Syrian refugee and philosopher receives Germany′s Goethe Medal | Arts | DW | 28.08.2015

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Syrian refugee and philosopher receives Germany's Goethe Medal

A Syrian refugee is among the three winners of Germany's Goethe Medal for intercultural understanding: philosopher Sadik Al-Azm. Museum director Neil MacGregor and theater director Eva Sopher were also honored.

The awards ceremony took place in Weimar on Friday (28.08.2015), on the 216th anniversary of Goethe's birth. This year's motto was "The Spirit of History."

The recipients of Germany's official decoration, Sadik Al-Azm, Neil MacGregor and Eva Sopher, are international figures who have close ties to the country and contribute to intercultural understanding, in the spirit of the Goethe-Institut.

The Syrian philosopher Sadik Al-Azm, one of the most recognized intellectuals in the Arab world, is a strong advocate of freedom of speech and democracy. He aims to strengthen understanding between the Arab-Islamic world and Europe. Due to the conflict in Syria, he obtained political asylum in Germany three years ago.

Neil MacGregor, Copyright: Getty Images/AFP/J. Macdougall

Neil MacGregor will be directing one of Germany's largest cultural centers

Neil MacGregor has been the director of the British Museum since 2002. He recently led an exhibition there called "Germany: Memories of a Nation" commemorating the anniversary of the fall of the Berlin Wall. MacGregor was appointed chairman on the advisory board of the Humboltforum this year - a massive cultural center planned in Berlin's City Palace.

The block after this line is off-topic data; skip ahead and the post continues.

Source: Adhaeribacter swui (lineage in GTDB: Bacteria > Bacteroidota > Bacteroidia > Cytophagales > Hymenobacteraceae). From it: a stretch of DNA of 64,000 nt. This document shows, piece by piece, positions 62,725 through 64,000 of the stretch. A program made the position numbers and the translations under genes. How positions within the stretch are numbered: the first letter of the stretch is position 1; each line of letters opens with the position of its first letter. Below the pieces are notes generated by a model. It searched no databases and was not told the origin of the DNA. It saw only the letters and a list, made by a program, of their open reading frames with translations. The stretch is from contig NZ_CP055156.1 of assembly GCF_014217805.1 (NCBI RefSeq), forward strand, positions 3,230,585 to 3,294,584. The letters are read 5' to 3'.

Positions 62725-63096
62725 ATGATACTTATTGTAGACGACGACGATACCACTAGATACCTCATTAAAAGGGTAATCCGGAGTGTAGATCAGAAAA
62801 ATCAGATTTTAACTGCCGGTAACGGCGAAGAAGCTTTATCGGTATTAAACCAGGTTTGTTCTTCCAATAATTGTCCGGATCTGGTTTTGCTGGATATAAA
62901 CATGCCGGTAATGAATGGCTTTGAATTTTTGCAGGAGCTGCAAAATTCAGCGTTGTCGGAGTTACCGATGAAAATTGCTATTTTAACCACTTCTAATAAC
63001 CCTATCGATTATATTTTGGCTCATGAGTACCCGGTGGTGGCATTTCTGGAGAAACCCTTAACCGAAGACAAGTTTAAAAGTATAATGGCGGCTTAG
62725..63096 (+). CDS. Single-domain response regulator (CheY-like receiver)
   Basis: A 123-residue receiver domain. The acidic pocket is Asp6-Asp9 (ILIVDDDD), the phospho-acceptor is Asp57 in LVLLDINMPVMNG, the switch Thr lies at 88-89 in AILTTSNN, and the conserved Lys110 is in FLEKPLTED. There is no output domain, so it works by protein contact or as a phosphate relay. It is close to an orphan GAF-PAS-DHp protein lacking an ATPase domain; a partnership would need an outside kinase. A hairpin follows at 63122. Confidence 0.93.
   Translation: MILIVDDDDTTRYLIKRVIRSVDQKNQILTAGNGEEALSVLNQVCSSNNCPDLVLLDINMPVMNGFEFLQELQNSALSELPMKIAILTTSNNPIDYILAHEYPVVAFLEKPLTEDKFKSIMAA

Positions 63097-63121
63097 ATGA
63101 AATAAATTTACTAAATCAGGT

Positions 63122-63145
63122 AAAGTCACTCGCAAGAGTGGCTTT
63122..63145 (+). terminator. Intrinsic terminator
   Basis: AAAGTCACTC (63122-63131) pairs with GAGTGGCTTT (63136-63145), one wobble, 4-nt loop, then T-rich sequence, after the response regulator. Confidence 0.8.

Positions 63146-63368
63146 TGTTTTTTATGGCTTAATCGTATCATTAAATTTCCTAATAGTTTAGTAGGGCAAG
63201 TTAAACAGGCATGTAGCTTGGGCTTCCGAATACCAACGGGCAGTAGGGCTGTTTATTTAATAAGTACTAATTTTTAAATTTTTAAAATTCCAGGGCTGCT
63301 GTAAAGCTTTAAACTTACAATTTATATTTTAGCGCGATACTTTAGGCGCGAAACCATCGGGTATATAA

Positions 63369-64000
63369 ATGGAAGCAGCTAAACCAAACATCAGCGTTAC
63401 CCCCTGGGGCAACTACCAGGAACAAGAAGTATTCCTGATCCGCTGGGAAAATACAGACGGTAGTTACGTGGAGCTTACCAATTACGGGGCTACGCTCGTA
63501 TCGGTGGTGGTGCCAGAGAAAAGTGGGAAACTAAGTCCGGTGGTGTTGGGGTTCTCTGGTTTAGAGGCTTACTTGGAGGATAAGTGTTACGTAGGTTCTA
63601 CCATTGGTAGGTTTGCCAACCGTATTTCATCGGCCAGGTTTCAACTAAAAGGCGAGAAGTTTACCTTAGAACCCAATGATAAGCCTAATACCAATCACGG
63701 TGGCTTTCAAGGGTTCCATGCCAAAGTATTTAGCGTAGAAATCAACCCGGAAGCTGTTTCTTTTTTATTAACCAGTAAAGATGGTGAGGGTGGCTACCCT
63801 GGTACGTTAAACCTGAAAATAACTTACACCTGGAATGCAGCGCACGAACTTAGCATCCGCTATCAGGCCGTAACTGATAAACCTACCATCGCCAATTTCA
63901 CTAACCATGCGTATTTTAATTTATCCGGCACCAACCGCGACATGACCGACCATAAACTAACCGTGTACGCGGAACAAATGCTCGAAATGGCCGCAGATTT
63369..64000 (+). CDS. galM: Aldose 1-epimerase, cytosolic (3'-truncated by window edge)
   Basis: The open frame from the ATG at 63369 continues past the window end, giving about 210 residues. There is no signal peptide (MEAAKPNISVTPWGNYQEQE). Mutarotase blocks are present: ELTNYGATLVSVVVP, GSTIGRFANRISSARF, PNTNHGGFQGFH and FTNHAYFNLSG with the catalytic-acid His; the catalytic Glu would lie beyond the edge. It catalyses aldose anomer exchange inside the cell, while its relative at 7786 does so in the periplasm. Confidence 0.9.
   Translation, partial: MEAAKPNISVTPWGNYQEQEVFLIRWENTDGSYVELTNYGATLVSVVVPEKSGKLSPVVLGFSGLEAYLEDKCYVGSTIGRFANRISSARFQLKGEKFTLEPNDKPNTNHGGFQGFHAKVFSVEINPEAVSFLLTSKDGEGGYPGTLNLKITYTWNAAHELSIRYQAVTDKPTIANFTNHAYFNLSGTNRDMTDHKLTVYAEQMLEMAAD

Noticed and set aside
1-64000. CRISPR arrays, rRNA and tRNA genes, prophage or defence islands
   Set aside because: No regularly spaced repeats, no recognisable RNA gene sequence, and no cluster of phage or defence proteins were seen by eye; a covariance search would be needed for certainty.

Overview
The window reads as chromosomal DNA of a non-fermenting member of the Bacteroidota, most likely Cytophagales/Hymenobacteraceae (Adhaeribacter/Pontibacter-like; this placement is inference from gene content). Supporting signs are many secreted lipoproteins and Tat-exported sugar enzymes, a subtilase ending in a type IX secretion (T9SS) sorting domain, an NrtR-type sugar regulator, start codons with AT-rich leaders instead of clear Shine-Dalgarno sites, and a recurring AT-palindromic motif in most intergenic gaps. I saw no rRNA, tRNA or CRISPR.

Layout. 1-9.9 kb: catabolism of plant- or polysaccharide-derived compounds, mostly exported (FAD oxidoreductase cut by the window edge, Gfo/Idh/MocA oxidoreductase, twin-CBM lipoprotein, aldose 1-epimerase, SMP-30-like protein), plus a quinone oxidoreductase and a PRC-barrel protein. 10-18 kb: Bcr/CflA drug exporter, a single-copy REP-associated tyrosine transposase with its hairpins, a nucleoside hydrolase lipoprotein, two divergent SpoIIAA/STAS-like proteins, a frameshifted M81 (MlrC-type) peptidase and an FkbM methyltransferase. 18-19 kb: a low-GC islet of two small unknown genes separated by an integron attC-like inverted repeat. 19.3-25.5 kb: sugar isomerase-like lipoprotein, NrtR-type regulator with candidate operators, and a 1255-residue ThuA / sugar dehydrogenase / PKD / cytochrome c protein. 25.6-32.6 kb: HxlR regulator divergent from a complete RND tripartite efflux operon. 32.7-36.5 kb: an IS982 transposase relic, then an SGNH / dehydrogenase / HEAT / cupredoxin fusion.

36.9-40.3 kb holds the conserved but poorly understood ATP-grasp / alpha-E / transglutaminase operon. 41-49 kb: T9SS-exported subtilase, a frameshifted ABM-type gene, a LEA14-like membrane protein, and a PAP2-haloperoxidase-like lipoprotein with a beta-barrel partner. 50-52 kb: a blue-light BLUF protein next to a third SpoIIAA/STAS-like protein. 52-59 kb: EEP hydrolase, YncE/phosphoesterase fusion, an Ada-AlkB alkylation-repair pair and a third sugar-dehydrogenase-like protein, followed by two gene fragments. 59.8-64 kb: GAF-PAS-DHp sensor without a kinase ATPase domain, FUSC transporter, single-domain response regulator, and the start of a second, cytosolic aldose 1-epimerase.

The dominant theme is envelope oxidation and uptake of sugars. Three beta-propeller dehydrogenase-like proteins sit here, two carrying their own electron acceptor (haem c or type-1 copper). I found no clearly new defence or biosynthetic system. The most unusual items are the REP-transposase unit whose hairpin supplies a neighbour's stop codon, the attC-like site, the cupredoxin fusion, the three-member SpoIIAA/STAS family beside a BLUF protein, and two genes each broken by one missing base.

Eva Sopher, president of the Theatro Sao Pedro in Brazil, has revitalized the cultural scene in Porto Alegre by creating a unique international meeting place for performers, among them many Germans. She was born in 1923 in Frankfurt in a Jewish family who fled to Brazil to escape Nazi rule.

Eva Sopher, Copyright: Tiago Trindade/Goethe-Institut/dpa

Eva Sopher, president of the Theatro Sao Pedro in Brazil

The president of the Goethe-Institut, Klaus-Dieter Lehmann, said that Sopher's biography is a crucial reminder of Germany's responsibility in the current refugee crisis. To allow coexistence between people, "knowledge of origins and history is essential," he says. "This year's winners embody this attitude in their work in a very special way."

Over 338 people from 62 countries have received the honor since its establishment in 1955, among them Daniel Barenboim, Pierre Bourdieu, Jorge Semprún and David Cornwell (better known as John le Carré).

eg/kbm (dpa, epd)

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